It was the same old story as seven-times champion Rafa Nadal turned claycourt machine once again with a 6-2 6-3 6-1 demolition of Swiss ninth seed Stanislas Wawrinka in the French Open quarter-finals on Wednesday.
After huffing and puffing through the opening week of the claycourt grand slam, the Spanish third seed was at his awe-inspiring best to set up a meeting with world number one Novak Djokovic in a rematch of last year's final.
"It's always been the case. The deeper I go the better I play usually. It's always been the case. It's the same this year. It's the same old story," Nadal told a news conference.
Djokovic, who subdued German 12th seed Tommy Haas in straight sets, beat Nadal in their last clash when the Serbian ended his rival's eight-year reign at the Monte Carlo Masters in the final in April.
Nadal, however, made it clear that Friday's clash would be nothing more than a semi-final match, even if the winner will be the hot favourite to lift the Musketeers Cup on Sunday.
"This is semi-finals, not finals. The one who wins this match to come will go through to the final, full stop. The others are Tsonga and Ferrer, full stop. End of story," he said.
Nadal, who has lost only one match at Roland Garros and has won five titles on clay this season on his return from a lengthy injury layoff, marched through the opening set, conceding no break points against a tiring Wawrinka.
The Swiss, who survived a five-set thriller in the previous round, ran out of steam and ideas, bowing out on the first match point after less than two hours.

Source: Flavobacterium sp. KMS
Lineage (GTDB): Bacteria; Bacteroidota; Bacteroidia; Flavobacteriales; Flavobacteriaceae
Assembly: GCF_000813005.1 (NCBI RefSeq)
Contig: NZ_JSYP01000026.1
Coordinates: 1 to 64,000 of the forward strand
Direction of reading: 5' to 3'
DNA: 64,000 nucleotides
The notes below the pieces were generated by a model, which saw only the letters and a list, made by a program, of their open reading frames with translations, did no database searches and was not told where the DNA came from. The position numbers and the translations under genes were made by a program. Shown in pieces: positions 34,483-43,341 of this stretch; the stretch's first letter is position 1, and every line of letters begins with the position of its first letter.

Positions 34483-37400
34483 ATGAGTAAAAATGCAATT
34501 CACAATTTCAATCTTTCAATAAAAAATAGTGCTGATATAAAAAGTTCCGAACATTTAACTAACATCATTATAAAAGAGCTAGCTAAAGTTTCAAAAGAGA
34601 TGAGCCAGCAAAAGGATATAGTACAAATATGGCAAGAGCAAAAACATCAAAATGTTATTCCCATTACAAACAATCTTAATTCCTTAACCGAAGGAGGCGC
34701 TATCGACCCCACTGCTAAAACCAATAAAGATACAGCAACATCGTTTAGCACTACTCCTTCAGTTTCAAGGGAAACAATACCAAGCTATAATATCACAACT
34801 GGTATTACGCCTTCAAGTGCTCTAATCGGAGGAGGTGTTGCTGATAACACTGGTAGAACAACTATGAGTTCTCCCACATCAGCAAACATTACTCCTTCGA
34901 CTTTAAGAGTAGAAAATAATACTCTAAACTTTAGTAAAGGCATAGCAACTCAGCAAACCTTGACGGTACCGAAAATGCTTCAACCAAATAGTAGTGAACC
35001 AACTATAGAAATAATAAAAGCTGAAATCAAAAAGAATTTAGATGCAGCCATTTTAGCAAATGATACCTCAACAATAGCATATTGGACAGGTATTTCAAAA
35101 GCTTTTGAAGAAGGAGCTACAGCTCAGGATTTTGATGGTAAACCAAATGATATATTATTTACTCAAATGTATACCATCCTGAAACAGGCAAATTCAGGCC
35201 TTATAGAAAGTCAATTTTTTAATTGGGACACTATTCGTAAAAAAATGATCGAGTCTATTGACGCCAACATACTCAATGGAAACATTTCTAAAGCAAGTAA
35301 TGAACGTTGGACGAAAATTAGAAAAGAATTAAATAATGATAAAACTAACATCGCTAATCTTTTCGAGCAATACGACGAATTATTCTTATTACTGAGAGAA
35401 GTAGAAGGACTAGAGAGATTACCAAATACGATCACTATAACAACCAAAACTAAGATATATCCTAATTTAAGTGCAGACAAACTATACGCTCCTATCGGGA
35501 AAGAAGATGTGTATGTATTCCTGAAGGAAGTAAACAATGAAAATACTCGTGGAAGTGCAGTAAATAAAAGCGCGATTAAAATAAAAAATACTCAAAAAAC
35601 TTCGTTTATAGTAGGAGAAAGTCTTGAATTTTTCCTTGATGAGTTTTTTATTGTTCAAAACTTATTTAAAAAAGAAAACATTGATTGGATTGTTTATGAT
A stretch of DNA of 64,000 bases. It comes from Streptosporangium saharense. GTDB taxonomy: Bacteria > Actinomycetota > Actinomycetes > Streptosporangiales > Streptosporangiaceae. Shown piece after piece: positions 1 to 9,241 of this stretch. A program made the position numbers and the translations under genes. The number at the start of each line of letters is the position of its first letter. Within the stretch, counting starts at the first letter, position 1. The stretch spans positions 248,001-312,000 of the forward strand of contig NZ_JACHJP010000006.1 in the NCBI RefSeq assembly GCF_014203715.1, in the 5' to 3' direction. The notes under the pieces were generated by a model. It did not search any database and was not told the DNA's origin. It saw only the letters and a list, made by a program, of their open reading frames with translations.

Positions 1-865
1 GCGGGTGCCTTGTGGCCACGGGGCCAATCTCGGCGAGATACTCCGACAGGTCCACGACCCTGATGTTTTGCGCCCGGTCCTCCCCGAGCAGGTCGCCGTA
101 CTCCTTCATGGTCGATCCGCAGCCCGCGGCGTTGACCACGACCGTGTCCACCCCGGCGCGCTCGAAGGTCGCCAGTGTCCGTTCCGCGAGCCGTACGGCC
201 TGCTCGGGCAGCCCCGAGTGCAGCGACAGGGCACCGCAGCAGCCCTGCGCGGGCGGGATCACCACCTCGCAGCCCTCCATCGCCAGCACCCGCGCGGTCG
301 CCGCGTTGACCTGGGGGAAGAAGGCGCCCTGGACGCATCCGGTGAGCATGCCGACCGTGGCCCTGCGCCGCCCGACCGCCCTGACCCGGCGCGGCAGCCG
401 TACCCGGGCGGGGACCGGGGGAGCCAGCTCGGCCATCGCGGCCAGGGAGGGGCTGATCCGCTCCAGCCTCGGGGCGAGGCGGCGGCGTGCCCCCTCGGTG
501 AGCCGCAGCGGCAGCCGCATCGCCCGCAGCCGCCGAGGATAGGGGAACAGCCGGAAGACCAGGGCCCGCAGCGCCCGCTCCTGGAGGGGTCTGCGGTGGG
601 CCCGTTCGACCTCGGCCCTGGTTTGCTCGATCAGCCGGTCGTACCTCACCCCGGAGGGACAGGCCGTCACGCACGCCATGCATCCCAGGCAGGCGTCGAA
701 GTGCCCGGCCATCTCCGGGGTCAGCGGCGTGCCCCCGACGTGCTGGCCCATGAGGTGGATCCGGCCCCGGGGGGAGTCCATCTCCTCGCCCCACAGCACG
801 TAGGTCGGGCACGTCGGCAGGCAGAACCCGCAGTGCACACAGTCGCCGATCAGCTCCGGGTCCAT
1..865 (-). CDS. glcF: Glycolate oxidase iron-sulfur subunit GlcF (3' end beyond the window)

"Today I played my best match of the tournament, it's very positive," a beaming Nadal, who finally enjoyed dry and warm weather conditions, said in a courtside interview.
Wawrinka agreed that Nadal was simply unbeatable.
"It's the most difficult challenge to defeat Rafa at the French Open on the central court and with these conditions. They're excellent for him," he told a news conference.
"It's a lot faster and he can really have high balls on my backhand."
Nadal was asked why he always seems to peak as the Paris final looms.
"I don't control that, nobody does, it was not an easy first week," he said.
"I played better a bit against (Kei) Nishikori (in the fourth round) and today very well."
After dropping sets against German Daniel Brands and Slovakian Martin Klizan in the first two rounds, Nadal gradually found his best form.
It all went too fast for a red-faced Wawrinka on a sun-drenched Court Philippe Chatrier as Nadal showed his full array of massive pounding groundstrokes and high-bouncing top-spin shots.
Nadal, an 11-times grand-slam champion, had no mercy for Wawrinka, whose one-handed backhand seemed weak compared to the drilling shots of the Spaniard who bagged the first set with a commanding ace.
Wawrinka, who has not taken a set from Nadal in 10 matches, made his only break of the match in the second set, but it came after he had already lost his serve.
The fickle Paris crowd, supporting the ninth seed over their seven-times champion, love nothing more than an upset and they pretended they were smelling one, roaring their support for Wawrinka.
The defending champion quickly sealed a second break and Wawrinka struggled to even stay in his slipstream.
With sweat streaming down his face, Nadal made only two unforced errors as he blitzed through the final set.
(Editing by Ed Osmond)